- This topic has 19 replies, 13 voices, and was last updated 10 years, 3 months ago by nafmeadmin.
October 24, 2012 at 4:42 pm #14327
I actually prefer my flutes on the left. I agree that it’s best to seat flutes (and horns) with the best player to the director’s right so they are blowing their sound down the line. But I want my first flute to sit next to my first oboe or first clarinet. I think this is ideal for listening.December 3, 2012 at 11:17 am #16396
I did try out four rows with both my HS and my JH ensembles, which are fairly small, and it seemed to help, especially with the younger students. I have 27 brass and woodwinds in Junior High and 24 in High School. If you have any doubts about sitting in four rows with small groups, just give it a shot!December 4, 2012 at 7:28 am #16406
Here is our set up for our top group. Grades 9-12. Our second group is set up quite similar, with a few tweaks…and 2 rows of flutes (20something flutes in that group….)
Looking at band, rows left to right:
Row 1: Flutes
Row 2: 1st clarinets, 2nd clarinets, bass clarinets, bassoons, oboes
Row 3: 3rd clarinets, Altos, Tenors, Bari, Horn 4, Horn 3, Horn 2, Horn 1 (I’m going to flip flop the altos and horns this week though…too much horn sticking out there)
Row 4: 3rd trumpets, 2nd trumpets, 1st trumpets, tubas, euphoniums, trombones 3, trombone 2, trombone 1
Many alternatives, and reading about the flute listening is interesting…..does it really make a big difference if 1st is on the left or the right? Always open to suggestions.
The only thing I absolutely hate to hear/see are groups that have their horns on the outside and left side of the band. Thank you, but I don’t want to hear every fracked note with a french horn bell pointed directly at my face. Keeping them on the right, or in the center, is usually a better idea at the MS and HS level.December 9, 2012 at 2:02 pm #16458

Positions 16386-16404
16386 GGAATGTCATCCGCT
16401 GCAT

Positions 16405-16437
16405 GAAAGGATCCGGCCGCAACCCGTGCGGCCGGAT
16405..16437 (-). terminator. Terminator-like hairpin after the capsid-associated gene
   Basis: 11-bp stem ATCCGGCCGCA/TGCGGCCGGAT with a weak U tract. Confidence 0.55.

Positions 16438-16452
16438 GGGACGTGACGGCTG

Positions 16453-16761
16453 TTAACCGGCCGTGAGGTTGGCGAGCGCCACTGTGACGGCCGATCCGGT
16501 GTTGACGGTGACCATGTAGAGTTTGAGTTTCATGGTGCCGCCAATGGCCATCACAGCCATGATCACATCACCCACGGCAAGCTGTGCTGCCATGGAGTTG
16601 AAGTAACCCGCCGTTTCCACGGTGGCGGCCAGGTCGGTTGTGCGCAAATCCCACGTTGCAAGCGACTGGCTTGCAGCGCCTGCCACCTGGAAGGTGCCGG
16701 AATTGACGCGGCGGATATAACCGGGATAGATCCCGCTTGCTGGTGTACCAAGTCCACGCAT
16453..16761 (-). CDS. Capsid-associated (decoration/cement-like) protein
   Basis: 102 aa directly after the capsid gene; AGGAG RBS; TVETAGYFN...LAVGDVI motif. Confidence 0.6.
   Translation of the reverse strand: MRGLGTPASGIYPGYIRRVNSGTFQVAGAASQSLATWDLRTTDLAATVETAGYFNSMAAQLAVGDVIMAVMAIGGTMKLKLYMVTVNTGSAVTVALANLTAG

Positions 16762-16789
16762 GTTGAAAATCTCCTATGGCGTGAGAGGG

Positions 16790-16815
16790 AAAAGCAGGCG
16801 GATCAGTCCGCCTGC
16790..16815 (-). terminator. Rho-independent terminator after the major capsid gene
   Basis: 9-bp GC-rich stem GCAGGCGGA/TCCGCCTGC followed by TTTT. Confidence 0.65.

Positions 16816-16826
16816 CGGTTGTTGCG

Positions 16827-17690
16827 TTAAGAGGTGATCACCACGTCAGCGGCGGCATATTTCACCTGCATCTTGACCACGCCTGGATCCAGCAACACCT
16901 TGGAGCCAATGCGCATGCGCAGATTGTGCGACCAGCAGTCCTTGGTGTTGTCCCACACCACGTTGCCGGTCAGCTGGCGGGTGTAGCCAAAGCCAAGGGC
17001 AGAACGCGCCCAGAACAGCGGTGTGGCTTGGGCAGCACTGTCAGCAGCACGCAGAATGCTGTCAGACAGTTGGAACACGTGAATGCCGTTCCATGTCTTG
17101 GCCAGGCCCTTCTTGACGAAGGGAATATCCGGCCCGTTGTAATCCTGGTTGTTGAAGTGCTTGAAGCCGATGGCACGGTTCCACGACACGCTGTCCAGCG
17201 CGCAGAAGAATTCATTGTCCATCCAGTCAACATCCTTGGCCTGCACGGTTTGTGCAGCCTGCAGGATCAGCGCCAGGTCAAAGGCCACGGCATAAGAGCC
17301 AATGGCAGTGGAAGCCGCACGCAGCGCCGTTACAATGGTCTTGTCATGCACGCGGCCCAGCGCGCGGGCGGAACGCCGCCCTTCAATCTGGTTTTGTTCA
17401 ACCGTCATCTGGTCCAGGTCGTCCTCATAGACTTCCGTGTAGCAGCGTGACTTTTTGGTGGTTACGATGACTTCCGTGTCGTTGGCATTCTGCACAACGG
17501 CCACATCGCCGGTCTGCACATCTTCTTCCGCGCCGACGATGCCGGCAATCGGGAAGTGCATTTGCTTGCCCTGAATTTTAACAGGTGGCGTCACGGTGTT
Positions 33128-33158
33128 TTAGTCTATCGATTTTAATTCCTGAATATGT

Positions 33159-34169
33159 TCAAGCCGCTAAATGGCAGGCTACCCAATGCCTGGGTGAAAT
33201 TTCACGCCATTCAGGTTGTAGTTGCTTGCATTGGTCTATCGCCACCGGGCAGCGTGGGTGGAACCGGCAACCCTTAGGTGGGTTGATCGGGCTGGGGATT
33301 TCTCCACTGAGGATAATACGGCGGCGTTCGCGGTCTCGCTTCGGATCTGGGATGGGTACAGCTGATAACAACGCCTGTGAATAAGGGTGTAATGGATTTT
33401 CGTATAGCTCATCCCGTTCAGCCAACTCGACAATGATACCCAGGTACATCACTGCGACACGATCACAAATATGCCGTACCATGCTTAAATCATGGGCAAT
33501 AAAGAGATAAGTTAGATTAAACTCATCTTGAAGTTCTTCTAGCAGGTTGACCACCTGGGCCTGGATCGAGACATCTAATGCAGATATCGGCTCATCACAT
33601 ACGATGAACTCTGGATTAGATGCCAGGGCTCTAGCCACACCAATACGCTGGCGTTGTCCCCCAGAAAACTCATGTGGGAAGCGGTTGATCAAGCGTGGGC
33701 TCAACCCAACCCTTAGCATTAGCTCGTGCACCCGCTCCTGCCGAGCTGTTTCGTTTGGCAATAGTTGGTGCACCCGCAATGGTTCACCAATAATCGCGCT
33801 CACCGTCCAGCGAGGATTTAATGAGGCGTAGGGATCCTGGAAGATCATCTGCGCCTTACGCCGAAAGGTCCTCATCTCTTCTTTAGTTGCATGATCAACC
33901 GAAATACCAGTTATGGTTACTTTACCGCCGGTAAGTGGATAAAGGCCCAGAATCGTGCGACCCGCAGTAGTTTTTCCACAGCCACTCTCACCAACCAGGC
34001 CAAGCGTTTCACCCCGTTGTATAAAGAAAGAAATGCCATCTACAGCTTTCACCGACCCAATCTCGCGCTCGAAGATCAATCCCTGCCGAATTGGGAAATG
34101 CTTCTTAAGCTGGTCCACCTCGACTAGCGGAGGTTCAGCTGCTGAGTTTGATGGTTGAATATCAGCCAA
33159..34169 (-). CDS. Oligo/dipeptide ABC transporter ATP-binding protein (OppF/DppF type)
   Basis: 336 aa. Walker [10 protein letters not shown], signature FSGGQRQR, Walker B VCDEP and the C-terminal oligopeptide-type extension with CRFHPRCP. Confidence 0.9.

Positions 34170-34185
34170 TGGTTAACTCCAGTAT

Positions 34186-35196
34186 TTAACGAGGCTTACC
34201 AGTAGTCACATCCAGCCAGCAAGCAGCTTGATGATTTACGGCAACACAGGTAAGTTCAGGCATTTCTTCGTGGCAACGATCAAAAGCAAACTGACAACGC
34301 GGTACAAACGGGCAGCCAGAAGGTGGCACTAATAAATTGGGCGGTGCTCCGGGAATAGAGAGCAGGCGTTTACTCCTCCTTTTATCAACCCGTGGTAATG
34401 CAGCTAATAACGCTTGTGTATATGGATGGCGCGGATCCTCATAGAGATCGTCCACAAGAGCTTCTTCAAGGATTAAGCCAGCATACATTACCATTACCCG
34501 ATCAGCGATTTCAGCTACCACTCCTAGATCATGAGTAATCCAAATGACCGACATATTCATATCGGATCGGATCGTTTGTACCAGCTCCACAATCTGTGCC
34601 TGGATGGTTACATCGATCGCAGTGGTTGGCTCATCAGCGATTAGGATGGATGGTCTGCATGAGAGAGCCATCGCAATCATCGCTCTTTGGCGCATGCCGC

Flutes on the right is natural because of the direction their instrument points and how they must turn their body to sit, see the conductor, and not hit the person next to them. The Teaching Music Through Performance In Band books has an article on seating with a bunch of collegiate and professional ensemble setups. I can’t remember which volume…one of the first 5. Also for those of you with smaller groups, I recommend trying the Eastman straight rows. I used that for several years when I had between 30 and 40.December 10, 2012 at 4:04 pm #16472
One of the smartest things I did in my beginning band this year was to put my trombones off to my left in front, just behind the clarinets. This way I could keep an eye on them and catch them goofing off. They settled down and the work really hard now. I wonder if I put my flutes in the back if they’d start messing around??
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